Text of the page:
- Food allergies can cause significant financial strain and time burden for parents.1
- For some families, daily realities and needs for caring for children with food allergies present a major financial burden.
- Some families have had to make career decisions based on food allergies, which have led to a negative financial impact for the household.
- Food allergies can also present a major time burden for some families.
Children with food allergies
Food is essential to life; it must be consumed to survive. Imagine being fearful of eating and how the food you consume could hurt you? Children with food allergies may develop levels of anxiety regarding a fear of food.
Upon entering school, children often may experience fear and anxiety as a result of being around others who do not struggle with food allergies.4 As a result of a food allergy, a child may feel left out and isolated from friends and normal activities, and lonely or even friendless.4 In some cases, children may be too scared to eat at school or anywhere away from home and may develop a sense of food aversion.4
What can you do to help someone with a food allergy?
You can help by learning how people with food allergies avoid allergic reactions. One main concern for people with food allergies is to avoid allergens that pass from one food to another, and they take precautions, such as the following:
- Wash their hands before and after they eat.2
- Ask food preparers questions about food being served and if the utensils have been used for preparing or serving other foods.
- Ask you to wash your hands after you’ve prepared a food or eaten a food that may contain allergens.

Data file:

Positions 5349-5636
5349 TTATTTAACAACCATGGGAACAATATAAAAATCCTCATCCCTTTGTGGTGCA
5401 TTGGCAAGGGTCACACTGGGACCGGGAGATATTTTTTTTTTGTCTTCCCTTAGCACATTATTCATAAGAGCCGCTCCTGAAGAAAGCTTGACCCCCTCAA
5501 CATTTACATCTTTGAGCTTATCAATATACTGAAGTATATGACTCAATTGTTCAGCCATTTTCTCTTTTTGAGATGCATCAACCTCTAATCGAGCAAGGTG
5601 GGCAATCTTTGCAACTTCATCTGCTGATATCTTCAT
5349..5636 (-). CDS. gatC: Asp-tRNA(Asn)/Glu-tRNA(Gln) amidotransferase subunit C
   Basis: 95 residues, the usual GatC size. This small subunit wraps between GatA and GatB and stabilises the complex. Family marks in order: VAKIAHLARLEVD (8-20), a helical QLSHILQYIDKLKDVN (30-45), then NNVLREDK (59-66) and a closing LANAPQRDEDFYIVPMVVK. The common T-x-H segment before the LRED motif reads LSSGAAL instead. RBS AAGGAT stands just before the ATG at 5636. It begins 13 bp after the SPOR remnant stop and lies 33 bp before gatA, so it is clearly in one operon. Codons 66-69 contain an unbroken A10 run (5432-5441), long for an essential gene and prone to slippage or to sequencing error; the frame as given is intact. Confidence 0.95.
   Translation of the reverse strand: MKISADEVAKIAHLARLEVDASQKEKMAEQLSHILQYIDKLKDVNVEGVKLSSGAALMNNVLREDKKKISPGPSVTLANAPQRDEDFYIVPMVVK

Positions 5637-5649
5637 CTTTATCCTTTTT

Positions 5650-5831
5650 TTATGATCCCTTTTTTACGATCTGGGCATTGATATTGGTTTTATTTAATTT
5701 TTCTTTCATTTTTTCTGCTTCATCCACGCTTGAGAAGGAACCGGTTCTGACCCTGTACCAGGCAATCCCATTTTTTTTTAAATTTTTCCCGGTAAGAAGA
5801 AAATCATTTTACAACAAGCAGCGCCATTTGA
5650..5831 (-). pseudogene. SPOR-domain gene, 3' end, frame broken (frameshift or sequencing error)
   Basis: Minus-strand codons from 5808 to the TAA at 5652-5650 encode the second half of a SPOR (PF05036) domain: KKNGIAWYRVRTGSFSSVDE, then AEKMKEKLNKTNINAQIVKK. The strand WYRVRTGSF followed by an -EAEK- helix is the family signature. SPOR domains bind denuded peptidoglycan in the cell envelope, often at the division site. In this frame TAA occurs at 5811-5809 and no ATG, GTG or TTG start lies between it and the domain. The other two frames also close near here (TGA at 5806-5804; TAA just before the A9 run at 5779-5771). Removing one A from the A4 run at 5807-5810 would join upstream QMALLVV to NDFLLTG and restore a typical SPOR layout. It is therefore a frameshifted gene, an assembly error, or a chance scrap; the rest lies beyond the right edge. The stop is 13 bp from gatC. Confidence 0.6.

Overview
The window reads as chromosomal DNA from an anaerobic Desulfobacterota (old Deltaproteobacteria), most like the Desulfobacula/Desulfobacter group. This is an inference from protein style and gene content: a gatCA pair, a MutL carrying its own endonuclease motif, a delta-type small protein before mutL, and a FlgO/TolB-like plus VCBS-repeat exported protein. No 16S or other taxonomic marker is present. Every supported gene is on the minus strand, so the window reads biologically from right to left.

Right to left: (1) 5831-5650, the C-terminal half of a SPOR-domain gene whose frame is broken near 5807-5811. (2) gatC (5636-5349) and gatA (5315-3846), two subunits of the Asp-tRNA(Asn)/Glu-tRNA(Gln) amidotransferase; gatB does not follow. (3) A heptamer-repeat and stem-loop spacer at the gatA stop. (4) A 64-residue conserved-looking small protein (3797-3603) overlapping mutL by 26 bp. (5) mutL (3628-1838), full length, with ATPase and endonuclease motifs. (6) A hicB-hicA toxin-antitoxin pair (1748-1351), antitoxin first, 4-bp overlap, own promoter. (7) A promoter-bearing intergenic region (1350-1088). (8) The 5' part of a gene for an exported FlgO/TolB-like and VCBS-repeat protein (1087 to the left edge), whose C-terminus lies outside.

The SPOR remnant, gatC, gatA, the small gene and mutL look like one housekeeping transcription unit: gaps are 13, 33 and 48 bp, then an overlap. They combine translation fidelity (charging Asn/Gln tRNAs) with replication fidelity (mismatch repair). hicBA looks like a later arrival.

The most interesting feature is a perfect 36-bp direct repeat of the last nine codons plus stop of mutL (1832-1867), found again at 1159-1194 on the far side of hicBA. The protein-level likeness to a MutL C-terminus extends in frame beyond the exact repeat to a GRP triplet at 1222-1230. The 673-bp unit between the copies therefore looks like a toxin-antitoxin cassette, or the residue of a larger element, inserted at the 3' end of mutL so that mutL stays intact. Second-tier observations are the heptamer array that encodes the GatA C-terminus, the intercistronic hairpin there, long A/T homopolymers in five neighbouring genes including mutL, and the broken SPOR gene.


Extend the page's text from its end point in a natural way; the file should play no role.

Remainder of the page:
Individuals with food allergies must read food labels. A child with food allergies may need your help reading labels to eat safely. Find out what to do in case of an allergic reaction – many individuals with food allergies have an allergy plan developed by an allergist. Be prepared to help someone use their epinephrine auto-injector (EpiPen) and, if used, call 911. If you are caring for a child with food allergies, make sure the child’s parents show you how to follow the allergy plan and administer the Epi-Pen.
Additional Resources for Parents of Children with Food Allergies
Kids with Food Allergies: Living with Food Allergies https://www.kidswithfoodallergies.org/living-with-food-allergies.aspx
- Asthma and Allergy Foundation of America. (2019). My life with food allergy: Parent survey report. Retrieved from https://aafa.org/foodallergylife
- Kids with Food Allergies.(2014, August). So what’s the big deal about food allergies? Retrieved from https://www.kidswithfoodallergies.org/whats-the-big-deal-about-food-allergies.aspx
- Kids with Food Allergies. (2019, May). The social and emotional impact of food allergies. Retrieved from https://community.kidswithfoodallergies.org/blog/the-social-and-emotional-impact-of-food-allergies
- UNC Health Talk. (2019, October). The emotional toll of food allergies in children. Retrieved from https://healthtalk.unchealthcare.org/the-emotional-toll-of-food-allergies-in-children/
- U.S. Food & Drug Administration. (2018). What you need to know about food allergies. Retrieved from https://www.fda.gov/food/buy-store-serve-safe-food/what-you-need-know-about-food-allergies